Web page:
• With Keisuke firing him, Hodaka returns to Hina, who intends on running away and disappearing: she’s learnt that social services will be taking custody of Nagi, and unwilling to entertain the notion of being separated from her only family, the three decide to head off. This isn’t an easy task: the weather’s taken a turn for the worse, and the typhoon that’s passed into the area has now chilled the area sufficiently for it to start snowing, an unprecedented occurrence. From orbit, the size of the typhoon is apparent: it rivals 1979’s super-typhoon Tip, which is known for being the largest typhoon recorded (2220 kilomatres across) and having the lowest recorded pressure on Earth (87.0 kPA, against an average pressure of 101.3 kPA).

  • With police on the streets to keep order as the incoming typhoon prompts an evacuation order, Hodaka, Hina and Nagi run into trouble when officers suspect them of being runaways, and attempt to ask for their identification. One aspect of Hodaka’s character that I found curious was his tendency to try an escape every unfavourable situation he’s in: it speaks volumes about his own background and how his story in Weathering with You started with him running away from home.

  • When it looks like Hodaka’s options run out, Hina uses Force lightning a prayer to summon lightning that destroys a nearby truck, starting a fire that prompts the police to look after. In the chaos, Hodaka and the others escape. Lacking any identification, most hotels turn the trio away even though Hodaka has the cash to pay for the night: most hotels require that individuals provide proof of identification (e.g. a passport or operator’s license) before accepting a transaction. However, Hodaka eventually does manage to find a hotel that will allow them to stay for the night.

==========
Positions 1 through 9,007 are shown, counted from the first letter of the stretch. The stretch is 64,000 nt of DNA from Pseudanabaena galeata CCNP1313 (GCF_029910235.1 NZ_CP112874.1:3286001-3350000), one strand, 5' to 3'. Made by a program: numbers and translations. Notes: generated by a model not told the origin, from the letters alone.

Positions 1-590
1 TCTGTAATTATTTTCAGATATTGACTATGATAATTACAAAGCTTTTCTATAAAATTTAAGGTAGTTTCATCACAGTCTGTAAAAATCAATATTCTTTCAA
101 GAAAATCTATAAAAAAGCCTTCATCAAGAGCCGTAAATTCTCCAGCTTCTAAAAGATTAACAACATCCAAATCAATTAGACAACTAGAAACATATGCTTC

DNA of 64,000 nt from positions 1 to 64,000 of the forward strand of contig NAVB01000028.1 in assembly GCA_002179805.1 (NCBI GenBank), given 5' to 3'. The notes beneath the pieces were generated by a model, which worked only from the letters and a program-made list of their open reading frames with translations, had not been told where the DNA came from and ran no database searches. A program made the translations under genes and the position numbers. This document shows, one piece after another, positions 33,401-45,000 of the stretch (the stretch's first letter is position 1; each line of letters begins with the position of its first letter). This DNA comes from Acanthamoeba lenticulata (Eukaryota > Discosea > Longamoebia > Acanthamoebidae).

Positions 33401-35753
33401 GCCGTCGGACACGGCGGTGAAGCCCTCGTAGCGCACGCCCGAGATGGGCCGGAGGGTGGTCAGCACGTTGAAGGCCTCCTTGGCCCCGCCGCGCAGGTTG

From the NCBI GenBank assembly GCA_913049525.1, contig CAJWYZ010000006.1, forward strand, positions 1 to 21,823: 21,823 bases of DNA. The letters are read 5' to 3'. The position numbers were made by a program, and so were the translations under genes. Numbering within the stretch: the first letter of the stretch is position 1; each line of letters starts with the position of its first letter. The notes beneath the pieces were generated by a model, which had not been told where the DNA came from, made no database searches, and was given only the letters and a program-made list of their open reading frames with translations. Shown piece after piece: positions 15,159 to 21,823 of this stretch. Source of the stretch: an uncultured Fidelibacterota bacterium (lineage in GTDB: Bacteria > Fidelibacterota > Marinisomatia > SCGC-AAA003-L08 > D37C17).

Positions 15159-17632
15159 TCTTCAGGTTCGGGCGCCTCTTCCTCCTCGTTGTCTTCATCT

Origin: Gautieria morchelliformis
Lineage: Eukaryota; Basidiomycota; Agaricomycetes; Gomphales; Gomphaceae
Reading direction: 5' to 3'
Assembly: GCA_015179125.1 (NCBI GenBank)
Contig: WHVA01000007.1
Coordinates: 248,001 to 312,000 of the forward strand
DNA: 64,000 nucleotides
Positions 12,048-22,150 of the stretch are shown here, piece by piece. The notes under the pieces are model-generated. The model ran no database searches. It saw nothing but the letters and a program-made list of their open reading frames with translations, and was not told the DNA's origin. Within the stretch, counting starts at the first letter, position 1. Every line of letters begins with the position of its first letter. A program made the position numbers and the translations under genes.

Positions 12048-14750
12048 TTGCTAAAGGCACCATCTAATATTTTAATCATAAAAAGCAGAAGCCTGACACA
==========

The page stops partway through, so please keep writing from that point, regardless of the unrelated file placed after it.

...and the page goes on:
• Concern gives way to relief, and after taking a bath, everyone sets about preparing a meal with the food from the in-room bar. After dinner, Hodaka and Nagi partake in some karaoke. With the bliss the three share together, Hodaka feels that as long as they have one another, they’ll somehow find a way to make things work. There’s a desperation in his inner monologue, praying with all of his resolve that things can work out; in his heart, Hodaka probably knows that things won’t last forever.